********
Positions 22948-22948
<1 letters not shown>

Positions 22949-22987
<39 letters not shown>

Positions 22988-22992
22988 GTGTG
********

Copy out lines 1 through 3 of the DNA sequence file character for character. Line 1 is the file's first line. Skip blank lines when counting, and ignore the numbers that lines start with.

Positions 22948-22948
<1 letters not shown>

Positions 22949-22987